Now, because it’s my birthday, I can do whatever I want, no questions asked. I can throw every single 6th grader into a volcano, sew the elderly together into one, great, old-person lei, and chop down every Ikea store in the world to make materials for trees – I could do any of these things and more, since it’s my birthday, and that's the law. Yet, I choose to spend it here, with you, my Amoeblog family.

Oh sure, Brad and Angelina have invited me to go baby shopping at their favorite orphanage in Cambodia; Al and Tipper are hoping I’ll join them as they “rough it” – camping in their new, “green,” luxury yurt, replete with self-sustaining Jacuzzi and “friendly” raccoon traps, and Condi Rice has used all the memory on my cell-phone with her “best wishes” text messages, but even so, I remain loyal to you, and only you, dear reader.

Provided you don’t sing that effing song at me. And if you do, I’ll tell.

Whiskers on roses & raindrops on kittens: I. Overture

Posted by Job O Brother, August 5, 2007 11:29pm | Post a Comment

It was on this day in 1962 that Marilyn Monroe took her own life. Or, if conspiracy theories are to be believed, it marks the day that the Kennedy Family hired Reticulians to invade the actress’ home, kill her, make it look like a suicide, and then use snippets of her DNA to… I dunno… revive Adolf Hitler’s dehydrating brain. (I’m not as well-read when it comes to American history as I should be.)

It’s also the day that the Manson Family first killed, fulfilling the only thing possible that Charles Manson could do that would actually be worse than his music.


Ladies of the Canyon: "Gypsy", Ruth Anne & "Squeaky"

It’s also the anniversary of the day that Paul Tibbets flew his airplane, named after his mom, Enola Gay, over to Hiroshima, where he performed an act that would later be re-enacted by every Thai food delivery service that gets inside my apartment building.


"Look Ma, no mercy!" Paul Tibbets in the cockpit

I could go on. In short, it’s a particularly dark day in history. So I’m sitting with my beloved in his favorite café, Stir Crazy (at La Brea & Melrose), asking myself to accentuate the positive and eliminate the negative; I’m calling upon myself to remember things – music, movies, flavors of Method cleaning products – that remind me that it is a beautiful world after all, and that Norma Jean didn't have the right idea, forty-five years ago.

The café’s stereo is playing Steely Dan, which I really like, but I can’t blog about how great Steely Dan is because my dear, sweet, wonderful boss, Karen, will fire my ass*.

And anyhow, at this point, it’s switched to Johnny Cash.

Okay… So, what makes me happy?

Lots of things make me happy, but what I want to pinpoint are those things that make me happy entirely – not distractions from modern anxiety and classical angst, rather, persons or art that overrides any temporal concern or self-consciousness and overwhelms my id with hella phat radness.

Let’s make a list. (By “let’s” I of course mean me, not you and I, as is implied by my choice of verbs, which wasn’t meant to be taken literally, but used to create a sense that you and I are of one purpose, which, because one of the fundamental needs of humans is intimacy, would ideally cause you to feel safe in the presence of my blog… you sweet thing, you.)

What follows then, is an incomplete list of proper nouns that rock my world:

1.) The Boswell Sisters.


You... shook me all night long - The Boswell Sisters

I once thought the Andrews Sisters were the bee’s knees, until I discovered the Boswell Sisters, the cat’s meow. The Andrews Sisters modeled themselves after the Boswells, and while I still enjoy a tune as warbled by LaVerne, Maxene and Patty, they do not come close to slaying me like their predecessors, Martha, Vet and Connee.

Their close harmonies are lulling yet spooky; intriguing like a walk in the woods at night, knowing that ghosts don’t really exist, but feeling as though they do. The sisters were raised in New Orleans, and you can hear the influence of early, Black American music in their vocal styling. Listening to such tunes as “Trav’lin” and “An Evening in Caroline”, it’s easy to imagine an alternate reality where Vivian Girls were used as slaves, singing work songs sounding like dirges sprinkled with fairy dust.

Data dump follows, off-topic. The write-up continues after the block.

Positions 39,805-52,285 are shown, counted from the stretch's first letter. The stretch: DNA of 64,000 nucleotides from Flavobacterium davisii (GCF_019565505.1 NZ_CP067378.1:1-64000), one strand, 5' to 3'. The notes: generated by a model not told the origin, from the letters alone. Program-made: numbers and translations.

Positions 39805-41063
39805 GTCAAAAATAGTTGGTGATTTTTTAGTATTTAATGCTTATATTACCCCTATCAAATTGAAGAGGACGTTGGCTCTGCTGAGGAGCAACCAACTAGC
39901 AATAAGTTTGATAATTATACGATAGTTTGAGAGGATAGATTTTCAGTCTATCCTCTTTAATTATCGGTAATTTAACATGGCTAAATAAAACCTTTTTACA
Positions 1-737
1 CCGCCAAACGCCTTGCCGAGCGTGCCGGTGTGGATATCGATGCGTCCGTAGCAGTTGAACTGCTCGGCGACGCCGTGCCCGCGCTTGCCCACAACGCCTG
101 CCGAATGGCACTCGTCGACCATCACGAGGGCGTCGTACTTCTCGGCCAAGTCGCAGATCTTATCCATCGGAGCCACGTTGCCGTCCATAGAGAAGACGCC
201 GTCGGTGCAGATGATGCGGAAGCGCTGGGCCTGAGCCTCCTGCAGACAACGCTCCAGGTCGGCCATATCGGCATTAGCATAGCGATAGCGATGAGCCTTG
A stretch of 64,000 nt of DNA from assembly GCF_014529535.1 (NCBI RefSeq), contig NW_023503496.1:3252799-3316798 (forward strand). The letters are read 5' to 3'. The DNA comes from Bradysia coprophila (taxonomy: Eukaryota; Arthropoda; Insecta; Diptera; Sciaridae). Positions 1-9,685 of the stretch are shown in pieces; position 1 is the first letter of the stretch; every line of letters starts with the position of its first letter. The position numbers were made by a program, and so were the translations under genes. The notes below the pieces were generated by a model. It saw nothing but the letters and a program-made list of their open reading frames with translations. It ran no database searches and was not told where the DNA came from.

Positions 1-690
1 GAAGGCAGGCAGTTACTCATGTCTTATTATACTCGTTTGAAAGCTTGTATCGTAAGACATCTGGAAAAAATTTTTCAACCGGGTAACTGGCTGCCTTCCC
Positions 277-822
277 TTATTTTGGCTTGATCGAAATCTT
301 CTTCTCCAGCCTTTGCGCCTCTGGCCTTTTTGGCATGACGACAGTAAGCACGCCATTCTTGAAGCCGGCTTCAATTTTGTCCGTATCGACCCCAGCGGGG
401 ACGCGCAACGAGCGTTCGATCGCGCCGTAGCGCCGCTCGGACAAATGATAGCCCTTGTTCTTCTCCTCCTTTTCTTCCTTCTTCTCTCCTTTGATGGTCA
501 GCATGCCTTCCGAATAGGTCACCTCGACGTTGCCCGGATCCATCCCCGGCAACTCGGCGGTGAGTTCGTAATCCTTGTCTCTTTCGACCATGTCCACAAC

Connee, the middle sister, was mastermind of the group and arranged their distinctive tunes, often alternating traditionally major keys with minor ones, and vice versa.


Connee Boswell

Due to childhood health issues (which vary depending on sources) she performed and recorded either sitting, or in a wheelchair. This fact was never secret, but wasn’t an image that was promoted (kind of like that gap in Madonna’s teeth – we know it’s there but it’s not really a part of our collective focus).

Because of her “condition”, Connee wasn’t allowed to perform for the troops overseas. It was thought her being wheel-chair bound would demoralize the soldiers. (Funny, I would think it would be far more demoralizing to hand the soldiers weapons and tell them to kill people, but that’s why I’m not a commanding officer, I guess.)

After the sisters retired the act, Connee went on to enjoy a successful solo career, and while I own and enjoy the results of it, it is the work with her sisters that is the “Object of My Affection” (the title of the group’s biggest hit).

Ella Fitzgerald cited Connee as a major influence. I wish sesame bagels weren’t so fattening. Especially when slathered with an inch-thick layer of cream cheese. And Connee performed with Eddie Cantor! He’s another act that makes me happy. And she performed with Bing Crosby, whom I loathe – not only because his idea of teaching his kids not to sneak a cookie from the jar was to knock the bee-jesus out of them, but because that drunken jerk produced the daughter who would one day grow up to shoot JR Ewing.


"My Dad beat me which led me to shoot fictional Texans and wear obscene amounts of lip gloss."
Mary Crosby as Kristin Shepard on "Dallas"

Please accept my apologies for the above paragraph.

Of all the music that the Boswell Sisters recorded, no other record kills me so quick as their rendition of the Duke Ellington standard “Mood Indigo”. Upon hearing it, I literally go weak in the knees. The pace, the subtle swelling of the voices, and the labored but impetuous crooning of a lone clarinet conspire to make me woozy with delight. I recommend its use for trying to take advantage of me.

*This is a ridiculous exaggeration, written for humor, and should not be taken as a reflection of my employer’s personality, temperament, or work ethic, all of which are impeccable. But see, saying that isn’t very funny, is it?